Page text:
- Halo: Combat Evolved: After the ending credits, 343 Guilty Spark is shown "alive", flying in space.
- Halo 3 has a variation where it's not the bad guys but the hero who is still out there, drifting in a wrecked ship and in stasis pod, waiting to wake up when he's needed again.
- In the extended finale available only when beating the game at the hardest difficulty, the wreckage is shown tumbling towards Requiem to start the events of ''Halo4
- House of the Dead. Both villains are most definitely dead and they're still making plans.
- Limbo of the Lost uses these exact words in its ending, showing Fate and Destiny about to throw down again with a new human pawn, promising a sequel to pick up where the game leaves off.
- Metal Gear Solid: Ocelot calling the president about the situation and letting slip that the president is not only involved, but one of the Snakes? MGS2: Otacon finding out the Patriots have all been dead for 100 years? MGS3: That Ocelot has handed the Legacy to the US Government, who he's been working for the whole time? MGS: Portable Ops: Ocelot's in on the true forming of the Patriots?
- Each of the Metroid Prime games had one of these as its best ending. In the first game, the end of the credits cuts to the bubbling remains of Metroid Prime, out of which a clawed, eyeballed hand rises, revealing Dark Samus. In the second game, we see the glowing blue particles of Dark Samus reform in space. In the third game, Samus is followed off by a ship that closely resembles Sylux's ship, the Delano 7 from Metroid Prime Hunters. Let the wild speculation begin!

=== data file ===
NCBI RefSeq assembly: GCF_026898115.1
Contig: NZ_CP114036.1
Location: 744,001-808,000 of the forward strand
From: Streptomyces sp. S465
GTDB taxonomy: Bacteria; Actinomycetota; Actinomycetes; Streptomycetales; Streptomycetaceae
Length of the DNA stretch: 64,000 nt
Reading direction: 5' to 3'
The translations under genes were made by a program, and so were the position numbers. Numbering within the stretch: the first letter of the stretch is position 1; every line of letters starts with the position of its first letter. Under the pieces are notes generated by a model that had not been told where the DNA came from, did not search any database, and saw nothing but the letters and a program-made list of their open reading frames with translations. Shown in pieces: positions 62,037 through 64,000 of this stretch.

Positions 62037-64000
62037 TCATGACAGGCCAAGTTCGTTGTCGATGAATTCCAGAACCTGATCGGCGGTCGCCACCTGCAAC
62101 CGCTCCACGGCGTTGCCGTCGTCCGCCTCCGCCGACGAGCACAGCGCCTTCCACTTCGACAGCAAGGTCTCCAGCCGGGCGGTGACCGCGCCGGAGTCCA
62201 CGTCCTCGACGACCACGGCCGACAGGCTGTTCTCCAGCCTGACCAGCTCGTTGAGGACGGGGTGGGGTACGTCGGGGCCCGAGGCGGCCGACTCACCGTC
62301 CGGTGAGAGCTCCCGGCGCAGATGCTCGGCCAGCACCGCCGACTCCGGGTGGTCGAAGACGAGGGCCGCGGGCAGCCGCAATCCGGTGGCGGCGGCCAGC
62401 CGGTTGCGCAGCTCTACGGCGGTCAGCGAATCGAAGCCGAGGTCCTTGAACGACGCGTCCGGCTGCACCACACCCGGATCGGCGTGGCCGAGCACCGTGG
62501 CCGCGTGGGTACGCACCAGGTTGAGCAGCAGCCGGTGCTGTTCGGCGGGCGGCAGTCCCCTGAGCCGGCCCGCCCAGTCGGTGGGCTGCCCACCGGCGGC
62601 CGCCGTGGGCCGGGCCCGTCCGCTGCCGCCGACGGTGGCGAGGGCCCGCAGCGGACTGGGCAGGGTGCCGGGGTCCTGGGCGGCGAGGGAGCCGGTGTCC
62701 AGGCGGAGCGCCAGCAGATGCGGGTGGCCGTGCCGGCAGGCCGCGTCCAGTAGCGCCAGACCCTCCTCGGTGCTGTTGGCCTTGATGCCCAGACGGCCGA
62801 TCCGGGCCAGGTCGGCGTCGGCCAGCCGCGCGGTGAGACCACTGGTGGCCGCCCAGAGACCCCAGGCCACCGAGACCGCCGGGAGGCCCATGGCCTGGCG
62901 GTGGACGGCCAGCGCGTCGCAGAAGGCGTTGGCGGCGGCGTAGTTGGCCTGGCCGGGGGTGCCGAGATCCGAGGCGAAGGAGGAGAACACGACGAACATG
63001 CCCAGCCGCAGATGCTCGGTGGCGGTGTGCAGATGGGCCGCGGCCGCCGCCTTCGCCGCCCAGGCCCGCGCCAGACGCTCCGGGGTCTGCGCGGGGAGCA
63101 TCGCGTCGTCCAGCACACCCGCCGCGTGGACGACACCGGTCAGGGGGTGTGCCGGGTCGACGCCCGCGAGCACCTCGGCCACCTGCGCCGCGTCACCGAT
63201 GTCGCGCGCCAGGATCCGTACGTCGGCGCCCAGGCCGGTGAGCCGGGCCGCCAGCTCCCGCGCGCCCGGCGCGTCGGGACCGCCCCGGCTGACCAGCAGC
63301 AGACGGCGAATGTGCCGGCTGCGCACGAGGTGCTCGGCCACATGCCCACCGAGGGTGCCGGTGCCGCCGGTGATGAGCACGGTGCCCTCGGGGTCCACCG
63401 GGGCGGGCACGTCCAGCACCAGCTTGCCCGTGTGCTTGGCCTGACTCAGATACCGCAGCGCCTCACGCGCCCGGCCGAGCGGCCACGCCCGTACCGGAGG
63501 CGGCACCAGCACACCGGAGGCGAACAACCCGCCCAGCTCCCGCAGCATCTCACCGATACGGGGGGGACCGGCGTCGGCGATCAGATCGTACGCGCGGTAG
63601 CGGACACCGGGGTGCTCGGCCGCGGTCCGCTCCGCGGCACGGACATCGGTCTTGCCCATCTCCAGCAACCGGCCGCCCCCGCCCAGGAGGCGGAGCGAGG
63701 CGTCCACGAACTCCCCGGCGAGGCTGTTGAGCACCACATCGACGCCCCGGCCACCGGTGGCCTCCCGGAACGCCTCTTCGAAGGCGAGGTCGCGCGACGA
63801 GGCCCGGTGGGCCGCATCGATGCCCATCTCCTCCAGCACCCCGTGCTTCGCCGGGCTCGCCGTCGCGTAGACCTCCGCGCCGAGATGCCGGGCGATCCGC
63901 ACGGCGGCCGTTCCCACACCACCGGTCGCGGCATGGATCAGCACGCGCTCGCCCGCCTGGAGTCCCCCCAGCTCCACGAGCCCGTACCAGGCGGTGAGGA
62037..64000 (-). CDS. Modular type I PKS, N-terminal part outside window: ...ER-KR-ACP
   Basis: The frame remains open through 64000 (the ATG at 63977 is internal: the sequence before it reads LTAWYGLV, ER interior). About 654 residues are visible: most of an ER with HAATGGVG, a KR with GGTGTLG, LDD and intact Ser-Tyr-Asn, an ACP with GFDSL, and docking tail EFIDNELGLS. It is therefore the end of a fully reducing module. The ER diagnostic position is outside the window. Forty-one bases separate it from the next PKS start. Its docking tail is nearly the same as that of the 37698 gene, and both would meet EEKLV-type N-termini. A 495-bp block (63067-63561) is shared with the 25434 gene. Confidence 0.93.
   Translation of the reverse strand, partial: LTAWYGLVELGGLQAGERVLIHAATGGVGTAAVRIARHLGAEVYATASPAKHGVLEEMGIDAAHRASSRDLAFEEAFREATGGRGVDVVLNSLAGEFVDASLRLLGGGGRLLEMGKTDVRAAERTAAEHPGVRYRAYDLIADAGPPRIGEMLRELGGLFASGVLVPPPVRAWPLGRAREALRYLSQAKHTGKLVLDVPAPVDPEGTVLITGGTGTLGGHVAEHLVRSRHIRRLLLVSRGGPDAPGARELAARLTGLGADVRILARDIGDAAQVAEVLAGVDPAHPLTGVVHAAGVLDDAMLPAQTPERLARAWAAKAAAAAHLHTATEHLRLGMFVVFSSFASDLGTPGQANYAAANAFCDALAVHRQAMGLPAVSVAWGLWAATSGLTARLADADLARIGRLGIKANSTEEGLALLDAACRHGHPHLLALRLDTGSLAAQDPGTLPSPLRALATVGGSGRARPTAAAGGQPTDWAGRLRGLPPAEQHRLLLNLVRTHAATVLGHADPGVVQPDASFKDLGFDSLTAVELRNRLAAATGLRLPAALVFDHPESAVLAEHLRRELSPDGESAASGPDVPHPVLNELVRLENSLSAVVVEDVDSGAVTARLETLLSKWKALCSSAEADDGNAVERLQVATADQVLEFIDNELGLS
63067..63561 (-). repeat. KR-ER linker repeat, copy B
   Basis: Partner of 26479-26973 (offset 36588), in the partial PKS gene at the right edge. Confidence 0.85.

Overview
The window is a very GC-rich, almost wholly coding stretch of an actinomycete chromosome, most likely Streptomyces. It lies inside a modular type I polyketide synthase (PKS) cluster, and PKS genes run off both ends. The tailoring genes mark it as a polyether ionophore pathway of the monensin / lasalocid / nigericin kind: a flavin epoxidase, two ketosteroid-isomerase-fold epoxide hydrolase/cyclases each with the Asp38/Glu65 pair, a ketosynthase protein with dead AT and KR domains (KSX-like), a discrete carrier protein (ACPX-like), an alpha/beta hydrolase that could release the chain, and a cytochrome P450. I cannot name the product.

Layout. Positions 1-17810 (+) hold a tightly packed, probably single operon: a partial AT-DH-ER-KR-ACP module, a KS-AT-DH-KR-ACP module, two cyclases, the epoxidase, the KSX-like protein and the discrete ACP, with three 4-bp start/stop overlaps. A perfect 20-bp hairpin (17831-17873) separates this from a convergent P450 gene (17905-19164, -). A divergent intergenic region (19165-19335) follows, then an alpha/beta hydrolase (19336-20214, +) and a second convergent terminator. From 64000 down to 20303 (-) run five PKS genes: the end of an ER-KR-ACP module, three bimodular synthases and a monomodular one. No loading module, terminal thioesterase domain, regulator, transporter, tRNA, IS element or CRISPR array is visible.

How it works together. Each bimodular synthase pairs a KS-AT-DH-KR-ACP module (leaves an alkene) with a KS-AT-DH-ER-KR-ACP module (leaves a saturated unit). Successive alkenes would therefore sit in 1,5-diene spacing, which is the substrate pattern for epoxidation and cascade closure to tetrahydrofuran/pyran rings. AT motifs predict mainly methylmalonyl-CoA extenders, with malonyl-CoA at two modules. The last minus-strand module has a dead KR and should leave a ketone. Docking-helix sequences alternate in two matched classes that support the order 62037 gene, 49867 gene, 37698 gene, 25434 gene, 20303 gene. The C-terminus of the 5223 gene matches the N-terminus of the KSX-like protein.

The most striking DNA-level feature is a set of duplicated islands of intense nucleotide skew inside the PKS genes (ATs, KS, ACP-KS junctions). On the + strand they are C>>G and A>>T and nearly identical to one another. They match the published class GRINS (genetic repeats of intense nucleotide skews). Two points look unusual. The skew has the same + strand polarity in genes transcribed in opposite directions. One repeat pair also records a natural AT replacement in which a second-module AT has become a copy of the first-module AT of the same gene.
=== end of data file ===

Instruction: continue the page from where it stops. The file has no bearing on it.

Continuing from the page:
- After the credits roll at the end of the original Mother, there's a shot of a mysterious man at a telephone, mentioning that "something new has come up". Which leads us to...
- EarthBound's post-credits epilogue had Ness awakened by knocks at the front door, just like at the beginning of the game — but it's Picky at the door and not Porky, there to tell Ness that he has a note from his brother, proclaiming "Come and get me, loser!"
- Which, as it turns out, he is not successful in doing.
- And finally, Mother 3's ending sees the world being completely destroyed as a result of Lucas's pulling the final needle and summoning the Dragon from below the earth. The screen goes black and reads "END?", but by making the word 'walk' around, dialogue from the characters is revealed. They say that they're all fine, but their actual fate is left ambiguous.
- Well, dialogue from the Magypsies and even the Big Bad (Porky) suggests that the world has just been reborn, meaning that they get a new slate after the previous destruction, a la Noah.
- Oddworld: Stranger's Wrath features this trope, in addition to a double Tomato Surprise, when the Big Bad, Sekto, turns out to have been a Brain Washed Steef, and the real Sekto was the parasite clinging to his head, which is later seen swimming down the river. Sadly, Oddworld Inhabitants dropped out of the video game business after this game, but they're on their way back.
- Overlord. With the Jester being blasted with some sort of magical power, accompanied by the line "But evil always finds a way."
- This is followed up on in the Expansion Pack, Raising Hell, where The Jester is heavily implied to be behind the awakening of the Forgotten God and thus the events of the expansion pack, but as for a full explanation, we'll just have to hope the sequel or one of the spinoffs provides it.
- The sequel has one, with Gnarl noting that the Overlord may soon be brought down by many threats to his power. Some of which are biding their time...